Action Communities for Health, Innovation, & EnVironmental ChangE (ACHIEVE) Wellness Lake County is a central site to get involved in starting your school or agency on a path to better health. We are also looking for leaders to become engaged in our efforts to impact health policies and programs in Lake County. To find out more, visit or contact ACHIEVE Coach Tori Sinclair at 440-350-2442.

Over 25 Lake County families have benefited from the personalized nutrition and healthy lifestyle coaching services of the Lake County Healthy Lifestyle Initiative. One family first seen during the month of February was able to incorporate changes they learned from the Healthy Lifestyle Initiative Registered Dietitian and Health Educator into their daily lives and have began to see results. The son saw a two pound weight loss over the course of the month and has gotten his blood glucose readings under control. Additionally, the whole family has seen an improvement in their health since beginning the program.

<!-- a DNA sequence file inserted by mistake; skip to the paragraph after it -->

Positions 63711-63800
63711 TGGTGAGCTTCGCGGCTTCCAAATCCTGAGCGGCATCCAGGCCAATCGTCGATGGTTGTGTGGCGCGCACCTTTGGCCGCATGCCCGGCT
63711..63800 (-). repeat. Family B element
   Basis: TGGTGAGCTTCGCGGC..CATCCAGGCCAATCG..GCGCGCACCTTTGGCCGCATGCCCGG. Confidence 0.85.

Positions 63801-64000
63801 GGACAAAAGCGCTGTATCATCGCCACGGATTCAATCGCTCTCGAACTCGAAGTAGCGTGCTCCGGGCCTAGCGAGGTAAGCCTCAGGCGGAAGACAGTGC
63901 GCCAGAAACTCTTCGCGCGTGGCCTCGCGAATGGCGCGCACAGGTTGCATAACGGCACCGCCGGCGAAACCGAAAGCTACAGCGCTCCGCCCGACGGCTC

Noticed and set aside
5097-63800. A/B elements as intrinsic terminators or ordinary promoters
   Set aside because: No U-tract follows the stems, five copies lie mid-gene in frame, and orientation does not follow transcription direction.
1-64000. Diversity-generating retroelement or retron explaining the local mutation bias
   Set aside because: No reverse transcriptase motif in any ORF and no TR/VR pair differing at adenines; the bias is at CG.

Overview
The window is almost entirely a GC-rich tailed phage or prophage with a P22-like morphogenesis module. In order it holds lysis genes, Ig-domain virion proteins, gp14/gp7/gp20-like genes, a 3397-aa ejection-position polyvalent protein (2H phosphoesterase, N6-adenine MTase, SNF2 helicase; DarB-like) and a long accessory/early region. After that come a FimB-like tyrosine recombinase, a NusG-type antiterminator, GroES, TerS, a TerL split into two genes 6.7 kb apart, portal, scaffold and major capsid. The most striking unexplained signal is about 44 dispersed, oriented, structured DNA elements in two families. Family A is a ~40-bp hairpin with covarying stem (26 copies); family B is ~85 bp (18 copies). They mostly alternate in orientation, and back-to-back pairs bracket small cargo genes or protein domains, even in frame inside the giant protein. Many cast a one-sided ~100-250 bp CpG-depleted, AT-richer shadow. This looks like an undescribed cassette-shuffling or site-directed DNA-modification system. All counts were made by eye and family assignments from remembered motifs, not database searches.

For more information on NPHW, visit

Friday, February 24, 2012

Lighten Up 2012

Every year The News Herald hosts a weight loss competition for readers.  Competitors are required blog their journey through the New Herald web page, weigh in monthly, and be featured in the newspaper.  Due to this year’s surplus of applicants The New Herald was unable to take all that were interested and has asked the Lake County General Health District to assist them in reaching out to more participants.

The Lighten Up program has been able to pull together many local resources to help support participants.  The Lake County YMCA is offering a free 4 month membership to be used at any of the 3 branches. Additionally, Lake Health has graciously offered to provide participants with free classes through their Wellness Institute.   Last, the Lake County General Health district is managing the weigh-ins for the non-News Herald participants, offering free registered dietitian services, and any additional services deemed necessary to the success of the program.

We are excited that so many local resources are willing to share in this endeavor and hope that these participants can help be an inspiration to all those hoping to make healthy lifestyle changes.

Thursday, February 9, 2012

Walmart to Assist With School Nutrition Initiatives